I posted a bunch of low points about the challenges of RVing to Alaska we encountered while traveling to the Last Frontier over the past few months. So it is only appropriate I wrap up this summer with some more enjoyable highlights from our Journey North.
Early on, our free boondocking spot at John Day Dam near Rufus, Oregon was one of my most favorite sites. Watching the tugs push huge barges through the tallest river navigation lock in the U.S. was exciting.
My next most memorable spot was the week we spent in Tumbler Ridge, BC where we first found ourselves getting deep into Bear Country.
That’s also where we had our first taste of poutine…and walked in the footprints of prehistoric giants.
Petersen Creek still remains one of my favorite spots.
This was the first place we really felt like we were on our way to Alaska.
Watson Lake, of course, called for the obligatory trip to the Signpost Forest where we left our (first) sign.
The Whitehorse Walmart makes the list, considering how many times we stayed there, while RVers still could. Shortly after our first stay there, was another one of my most favorite free boondocking spots.
Too bad we only stayed one night at Burwash Landing. Even more bad is what happened the next day. We won’t get into those details again here. Once back on the road, our plans changed, and I thoroughly enjoyed traveling the Golden Circle.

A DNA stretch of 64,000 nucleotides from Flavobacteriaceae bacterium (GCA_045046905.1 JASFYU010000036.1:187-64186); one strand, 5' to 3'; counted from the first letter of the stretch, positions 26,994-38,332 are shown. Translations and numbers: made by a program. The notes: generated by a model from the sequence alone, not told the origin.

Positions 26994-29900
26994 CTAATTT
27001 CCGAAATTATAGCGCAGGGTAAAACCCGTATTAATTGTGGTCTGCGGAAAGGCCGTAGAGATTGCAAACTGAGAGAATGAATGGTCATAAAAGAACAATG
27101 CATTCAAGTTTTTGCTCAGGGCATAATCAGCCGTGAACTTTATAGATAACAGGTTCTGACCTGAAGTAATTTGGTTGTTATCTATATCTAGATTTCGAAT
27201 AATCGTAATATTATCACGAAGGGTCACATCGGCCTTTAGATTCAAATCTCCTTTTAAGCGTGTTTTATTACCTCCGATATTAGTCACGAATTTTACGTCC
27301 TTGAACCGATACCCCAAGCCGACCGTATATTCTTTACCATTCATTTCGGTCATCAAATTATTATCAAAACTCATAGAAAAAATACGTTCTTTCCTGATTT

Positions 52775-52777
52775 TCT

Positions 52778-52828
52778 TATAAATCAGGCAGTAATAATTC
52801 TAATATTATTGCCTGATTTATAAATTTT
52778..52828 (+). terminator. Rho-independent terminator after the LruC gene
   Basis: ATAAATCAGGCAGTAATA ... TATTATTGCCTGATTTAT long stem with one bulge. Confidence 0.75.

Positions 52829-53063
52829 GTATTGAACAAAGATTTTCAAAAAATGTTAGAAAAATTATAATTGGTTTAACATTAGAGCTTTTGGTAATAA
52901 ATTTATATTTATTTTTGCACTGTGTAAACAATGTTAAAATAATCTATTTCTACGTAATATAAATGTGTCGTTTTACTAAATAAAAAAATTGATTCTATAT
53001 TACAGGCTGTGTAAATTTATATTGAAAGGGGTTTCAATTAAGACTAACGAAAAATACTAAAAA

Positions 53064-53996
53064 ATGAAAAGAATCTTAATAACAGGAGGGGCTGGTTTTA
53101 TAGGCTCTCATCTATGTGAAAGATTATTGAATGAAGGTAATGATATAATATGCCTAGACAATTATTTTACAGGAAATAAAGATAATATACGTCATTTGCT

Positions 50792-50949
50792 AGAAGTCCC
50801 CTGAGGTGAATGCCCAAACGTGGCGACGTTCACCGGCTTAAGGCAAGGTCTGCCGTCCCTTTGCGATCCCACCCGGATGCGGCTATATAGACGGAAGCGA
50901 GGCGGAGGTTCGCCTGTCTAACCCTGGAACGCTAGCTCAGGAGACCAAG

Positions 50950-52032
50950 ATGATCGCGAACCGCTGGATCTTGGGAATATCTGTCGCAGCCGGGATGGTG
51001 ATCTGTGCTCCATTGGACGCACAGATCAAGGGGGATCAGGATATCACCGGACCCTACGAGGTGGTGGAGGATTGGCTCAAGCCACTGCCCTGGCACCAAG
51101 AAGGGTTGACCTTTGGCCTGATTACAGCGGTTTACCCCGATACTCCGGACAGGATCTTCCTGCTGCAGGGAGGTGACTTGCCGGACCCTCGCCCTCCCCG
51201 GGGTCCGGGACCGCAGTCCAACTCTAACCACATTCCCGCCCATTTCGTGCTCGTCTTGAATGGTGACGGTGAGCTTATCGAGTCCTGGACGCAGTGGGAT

Driving from Whitehorse to Skagway, Alaska and taking the ferry to Haines then heading back to the Alcan, I enjoyed some of the most beautiful scenery all summer.
Along the way I’m glad we stopped to see Carcross, even if it was overrun by tourists. If you’re into arts, crafts, and local flavor, put this place on your list!
The Cassiar Highway had its own challenges for us, but we continued to persevere.
“What was your favorite?” People always ask that. I really liked the Yukon, but considering what happened to us there I would have to say there was something about Hyder that made me feel at home.
Upon leaving, the Canadian border guard asked how long we were there. And she was shocked when I said two weeks. It appears most people who visit Hyder stay a few days, or never leave.
I’ve surely forgotten something, so I’ll just leave you with this shot from another favorite free boondocking site near Braeburn–another spot where we didn’t stay nearly long enough.
So Long Alaska, and thanks for all the fish.
We shall return.
This journey would not have been possible without our RVDataSat satellite internet allowing us to work from anywhere, a weBoost cell signal booster which helped wherever we had service, the Tire-SafeGuard TPMS that saved the day, more than once, and CoachNet roadside assistance with RV tire protection. Don’t leave home without them. At least don’t go to Alaska without them!